“The Lovebirds is a great addition to the romantic comedy genre.”
A once-loving relationship is gasping for its last breath of life as Jabril (Kumail Nanjiani) and Leilani (Issa Rae) are forced to spend their final night as a couple on a whirlwind escapade of murder, law enforcement, and aristocratic orgies in Michael Showalter’s latest film – The Lovebirds.
Showalter continues to showcase his nuanced storytelling and direction with this lively romantic-comedy adventure with a heavy dose of violence and taboo kinks that mixes each genre very well. With his previous directed films; The Baxter, Hello My Name Is Doris, and the recent comedy hit The Big Sick, Showalter dives deeper into the romantic comedy arena with an added action beat that is exciting as it is humorous. Showalter leaves most of his Stella and Wet Hot American Summer roots at the door with some of the sillier physical comedic sequences here and instead opts for a bigger realistic approach, which is much welcomed.
The Lovebirds introduces Jabril and Leilani as they fall completely head over heels for each other, but a quick cut to four years later shows the passionate couple bickering, fighting, and hating one another over the most trivial things. One could smell their break up from a mile away. To make matters worse, the duo is scheduled to attend their friend’s dinner party that night, but on the way there, they are hijacked by a police officer who then chases down a bicycler and proceeds to run him over repeatedly. The cop exits the vehicle and leaves Jabril and Leilani at the scene. As the police sirens come closer, The Lovebirds flee the scene for obvious reasons that lead them to play detective to find out what really is going on. This places the fragile couple into tight locations where they are forced to work together in order to survive, while at the same time, rediscovering their love and passion for each other.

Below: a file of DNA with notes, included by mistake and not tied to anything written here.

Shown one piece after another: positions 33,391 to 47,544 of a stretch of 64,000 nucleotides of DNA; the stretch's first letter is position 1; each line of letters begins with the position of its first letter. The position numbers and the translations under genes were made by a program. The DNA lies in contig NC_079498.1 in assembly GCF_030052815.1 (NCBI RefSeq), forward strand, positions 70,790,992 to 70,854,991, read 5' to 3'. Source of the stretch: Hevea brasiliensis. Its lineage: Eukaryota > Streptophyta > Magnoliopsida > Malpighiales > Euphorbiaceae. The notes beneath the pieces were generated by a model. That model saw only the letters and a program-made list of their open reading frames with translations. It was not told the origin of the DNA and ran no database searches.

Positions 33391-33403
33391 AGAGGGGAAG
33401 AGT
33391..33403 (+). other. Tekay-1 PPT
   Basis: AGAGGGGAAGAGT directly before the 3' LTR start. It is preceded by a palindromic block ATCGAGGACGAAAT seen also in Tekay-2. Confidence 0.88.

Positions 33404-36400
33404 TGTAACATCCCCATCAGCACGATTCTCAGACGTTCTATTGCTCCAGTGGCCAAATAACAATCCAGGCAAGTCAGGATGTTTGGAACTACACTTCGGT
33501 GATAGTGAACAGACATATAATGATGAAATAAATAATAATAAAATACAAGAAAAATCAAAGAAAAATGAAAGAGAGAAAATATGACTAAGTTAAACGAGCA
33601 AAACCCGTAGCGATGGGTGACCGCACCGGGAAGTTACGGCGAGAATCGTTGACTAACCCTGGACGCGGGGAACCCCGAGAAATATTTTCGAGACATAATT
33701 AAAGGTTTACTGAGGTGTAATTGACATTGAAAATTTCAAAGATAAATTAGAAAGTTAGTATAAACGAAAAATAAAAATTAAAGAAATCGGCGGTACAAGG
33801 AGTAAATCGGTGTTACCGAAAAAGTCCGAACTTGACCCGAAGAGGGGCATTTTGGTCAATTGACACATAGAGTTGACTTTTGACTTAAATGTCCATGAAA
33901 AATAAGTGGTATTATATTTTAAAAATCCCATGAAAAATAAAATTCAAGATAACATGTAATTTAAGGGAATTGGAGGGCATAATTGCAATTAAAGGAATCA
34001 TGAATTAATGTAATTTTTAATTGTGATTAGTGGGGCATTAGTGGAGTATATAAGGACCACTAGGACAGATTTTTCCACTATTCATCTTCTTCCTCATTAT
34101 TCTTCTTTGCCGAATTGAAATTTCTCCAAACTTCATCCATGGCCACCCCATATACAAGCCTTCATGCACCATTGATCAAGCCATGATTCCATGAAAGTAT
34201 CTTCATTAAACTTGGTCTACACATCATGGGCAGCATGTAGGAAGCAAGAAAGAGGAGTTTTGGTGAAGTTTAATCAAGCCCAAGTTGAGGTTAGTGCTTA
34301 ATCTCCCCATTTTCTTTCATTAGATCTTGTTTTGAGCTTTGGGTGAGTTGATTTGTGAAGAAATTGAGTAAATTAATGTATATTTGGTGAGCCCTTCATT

As thrilling as The Lovebirds is, this film isn’t anything original in the form of its story or plot. It’s all been done many times before where a couple is thrown through the chaotic ringer for a night. What makes this movie special are the performances by Kumail Nanjiani and Issa Rae. Even though Kumail is basically playing the same character here as he’s done in his previous outings, his charm and comedic timing are still top-notch and funny as hell. Issa adds to the humourous elements with her pitch-perfect dialogue and delivery that never seems forced, but rather natural and pragmatic, which is all the funnier given each violent situation.
Another highlight that Showalter pulls off in a fantastic way is the segways from the relationship dialogue of the two lovers that coincides with the many action scenes in the film, which is elevated by the musical choices in the movie. It’s a perfect storm of ingredients that make this otherwise “been-there-done-that” rom-com into something more impressive and entertaining.
The Lovebirds is a great addition to the romantic comedy genre and is another box Showalter can check off under his success column in the filmmaking world. Showalter has something to say about love and life and he’s one of the stronger voices in cinema on the subject as he brings a light-hearted laugh to it all.